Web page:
In many cases, an alternative to jail time for a criminal offender is probation for a certain period of time. When placed on probation, you have certain rules that you have to follow. If you fail to follow these rules, you can face violation of probation. This is an offense that could result in jail time or other serious punishments. So, you should not violate your probation. In the next few weeks, I’ll be going into more detail about the violation of probation charge. On this page, I’ll give an introduction to the violation of probation so that you understand what it is and the consequences of it.
Violation of Probation
As I mentioned in the introduction, you can face violation of probation if you do anything against your probation. There are two main types of violation of probation – technical and substantive. A technical violation of probation means that you failed to meet certain conditions outlined by a judge when you went on probation. Some common examples of a technical violation include:
- Failing to meet with your probation officer at the appointed place/time.
- Breaking your curfew.
- Carrying or using a firearm.
- Carrying or using drugs/alcohol.
- Contacting your victims.
- Quitting school.
- Traveling out of the state.
- Not appearing in court at the scheduled time.
If your probation officer learns that you have failed to follow the conditions of your probation, they will report this to the court.
The other type of violation of probation is a substantive violation. This occurs if you commit a new crime while you’re on probation. A universal condition of probation is that you will not commit any new crimes while you are under the supervision of the probation department. If you get re-arrested, even for a minor crime, you risk a charge for violation of probation.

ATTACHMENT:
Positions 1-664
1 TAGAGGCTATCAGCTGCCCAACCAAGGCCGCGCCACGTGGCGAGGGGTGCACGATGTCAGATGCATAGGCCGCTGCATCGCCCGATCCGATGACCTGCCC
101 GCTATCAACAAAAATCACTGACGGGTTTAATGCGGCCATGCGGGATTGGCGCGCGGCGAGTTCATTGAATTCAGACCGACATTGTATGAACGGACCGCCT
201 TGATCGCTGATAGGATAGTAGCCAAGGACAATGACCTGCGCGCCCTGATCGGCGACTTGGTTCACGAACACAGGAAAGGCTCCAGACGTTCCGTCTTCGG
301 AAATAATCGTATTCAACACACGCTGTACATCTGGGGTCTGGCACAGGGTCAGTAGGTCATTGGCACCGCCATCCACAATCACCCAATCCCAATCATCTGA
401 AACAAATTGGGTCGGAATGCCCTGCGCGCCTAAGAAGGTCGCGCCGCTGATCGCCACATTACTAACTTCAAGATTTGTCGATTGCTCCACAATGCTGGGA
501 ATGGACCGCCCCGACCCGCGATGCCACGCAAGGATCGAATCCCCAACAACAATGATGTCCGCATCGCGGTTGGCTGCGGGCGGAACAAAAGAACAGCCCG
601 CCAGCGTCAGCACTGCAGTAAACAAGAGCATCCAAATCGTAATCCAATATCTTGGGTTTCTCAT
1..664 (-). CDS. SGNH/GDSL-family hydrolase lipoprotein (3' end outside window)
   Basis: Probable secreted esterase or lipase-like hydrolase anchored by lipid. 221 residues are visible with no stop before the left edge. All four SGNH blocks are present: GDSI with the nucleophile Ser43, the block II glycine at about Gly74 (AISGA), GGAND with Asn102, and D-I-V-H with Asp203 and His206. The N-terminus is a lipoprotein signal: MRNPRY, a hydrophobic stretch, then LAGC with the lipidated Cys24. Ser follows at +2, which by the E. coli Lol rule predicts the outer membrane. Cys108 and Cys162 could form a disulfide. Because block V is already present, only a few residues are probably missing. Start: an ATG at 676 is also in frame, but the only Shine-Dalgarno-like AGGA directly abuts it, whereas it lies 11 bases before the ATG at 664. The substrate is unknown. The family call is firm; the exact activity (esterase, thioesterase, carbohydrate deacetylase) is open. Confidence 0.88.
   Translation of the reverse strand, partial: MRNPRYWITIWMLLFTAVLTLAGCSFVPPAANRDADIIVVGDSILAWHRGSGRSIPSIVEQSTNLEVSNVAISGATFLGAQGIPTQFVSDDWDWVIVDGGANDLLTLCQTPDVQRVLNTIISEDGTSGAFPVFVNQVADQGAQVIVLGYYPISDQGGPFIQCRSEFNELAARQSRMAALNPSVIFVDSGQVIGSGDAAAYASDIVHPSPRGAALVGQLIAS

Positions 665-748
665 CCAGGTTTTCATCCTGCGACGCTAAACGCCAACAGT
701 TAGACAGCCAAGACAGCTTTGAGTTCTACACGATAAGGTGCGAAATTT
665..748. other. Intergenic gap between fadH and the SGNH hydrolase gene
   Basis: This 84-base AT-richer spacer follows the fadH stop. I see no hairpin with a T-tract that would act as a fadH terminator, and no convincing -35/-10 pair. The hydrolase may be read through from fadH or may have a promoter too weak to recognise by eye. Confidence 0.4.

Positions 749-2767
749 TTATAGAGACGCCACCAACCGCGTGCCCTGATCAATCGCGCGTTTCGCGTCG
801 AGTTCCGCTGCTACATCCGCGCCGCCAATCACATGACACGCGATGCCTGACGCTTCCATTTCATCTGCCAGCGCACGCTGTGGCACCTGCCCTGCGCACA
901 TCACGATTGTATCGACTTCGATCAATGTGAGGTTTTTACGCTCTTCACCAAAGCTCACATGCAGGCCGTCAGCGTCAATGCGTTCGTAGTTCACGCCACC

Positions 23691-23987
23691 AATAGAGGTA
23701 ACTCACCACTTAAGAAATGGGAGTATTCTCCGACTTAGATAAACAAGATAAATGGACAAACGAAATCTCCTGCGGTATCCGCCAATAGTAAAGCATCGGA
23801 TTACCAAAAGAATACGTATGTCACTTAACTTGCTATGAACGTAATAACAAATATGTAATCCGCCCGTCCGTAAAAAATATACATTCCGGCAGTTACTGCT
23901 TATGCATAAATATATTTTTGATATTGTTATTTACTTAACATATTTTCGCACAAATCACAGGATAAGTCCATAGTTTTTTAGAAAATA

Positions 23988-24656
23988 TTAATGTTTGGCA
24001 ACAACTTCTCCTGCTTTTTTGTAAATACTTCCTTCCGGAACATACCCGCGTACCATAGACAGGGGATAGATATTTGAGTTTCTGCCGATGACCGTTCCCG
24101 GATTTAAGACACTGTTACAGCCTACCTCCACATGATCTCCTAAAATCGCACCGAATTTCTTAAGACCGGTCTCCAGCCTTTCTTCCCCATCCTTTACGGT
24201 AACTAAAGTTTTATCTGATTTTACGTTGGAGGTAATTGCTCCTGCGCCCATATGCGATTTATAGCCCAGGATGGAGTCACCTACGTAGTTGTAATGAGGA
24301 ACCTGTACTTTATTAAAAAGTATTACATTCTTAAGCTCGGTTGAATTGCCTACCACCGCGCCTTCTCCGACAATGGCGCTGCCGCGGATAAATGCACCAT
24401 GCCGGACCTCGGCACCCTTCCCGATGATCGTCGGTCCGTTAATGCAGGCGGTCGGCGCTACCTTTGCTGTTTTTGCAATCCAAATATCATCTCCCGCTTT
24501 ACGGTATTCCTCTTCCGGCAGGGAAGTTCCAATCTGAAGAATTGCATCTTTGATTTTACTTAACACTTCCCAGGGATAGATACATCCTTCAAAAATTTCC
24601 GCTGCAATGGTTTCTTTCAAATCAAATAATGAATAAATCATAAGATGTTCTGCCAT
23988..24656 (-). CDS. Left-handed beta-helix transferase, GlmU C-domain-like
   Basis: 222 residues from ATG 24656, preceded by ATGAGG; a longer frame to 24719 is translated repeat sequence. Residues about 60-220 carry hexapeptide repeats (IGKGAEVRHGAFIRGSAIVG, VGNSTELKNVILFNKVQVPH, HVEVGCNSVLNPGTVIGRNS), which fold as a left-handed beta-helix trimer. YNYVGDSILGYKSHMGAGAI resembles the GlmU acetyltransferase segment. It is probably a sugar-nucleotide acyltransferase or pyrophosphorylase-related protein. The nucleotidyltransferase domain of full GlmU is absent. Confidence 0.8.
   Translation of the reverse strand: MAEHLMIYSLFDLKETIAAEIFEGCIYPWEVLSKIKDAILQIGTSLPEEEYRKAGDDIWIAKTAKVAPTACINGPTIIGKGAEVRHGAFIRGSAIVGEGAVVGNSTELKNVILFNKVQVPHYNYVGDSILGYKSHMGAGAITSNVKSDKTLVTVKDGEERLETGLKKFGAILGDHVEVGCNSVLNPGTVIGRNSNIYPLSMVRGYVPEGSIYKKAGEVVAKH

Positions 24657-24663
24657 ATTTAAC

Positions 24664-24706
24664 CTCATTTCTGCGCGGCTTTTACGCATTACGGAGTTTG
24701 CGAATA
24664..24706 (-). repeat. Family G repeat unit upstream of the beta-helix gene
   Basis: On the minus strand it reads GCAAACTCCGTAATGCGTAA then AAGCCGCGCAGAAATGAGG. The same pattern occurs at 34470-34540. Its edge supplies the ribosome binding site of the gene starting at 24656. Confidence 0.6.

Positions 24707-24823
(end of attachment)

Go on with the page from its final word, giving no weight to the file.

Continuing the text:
What Happens If I’m Charged?
If charged with violation of probation, you might just receive a warning your first time. If you have done something minor such as break your curfew or if it is only your first offense, you might just get a slap on the wrist. However, it is up to the court’s discretion to bring the charge against you, and you could face the probation hearing, during which you can be sentenced for this crime.
At the probation hearing, the prosecution will prove how you violated your probation, and it is your responsibility to provide evidence showing that you did not violate your probation. A judge will determine your guilt or innocence after hearing both sides. If you are found guilty, your probation will be revoked, and you face jail or prison time, fines, and other punishments.
If you are being charged with violation of probation, you need help fighting it. Get help by contacting an attorney.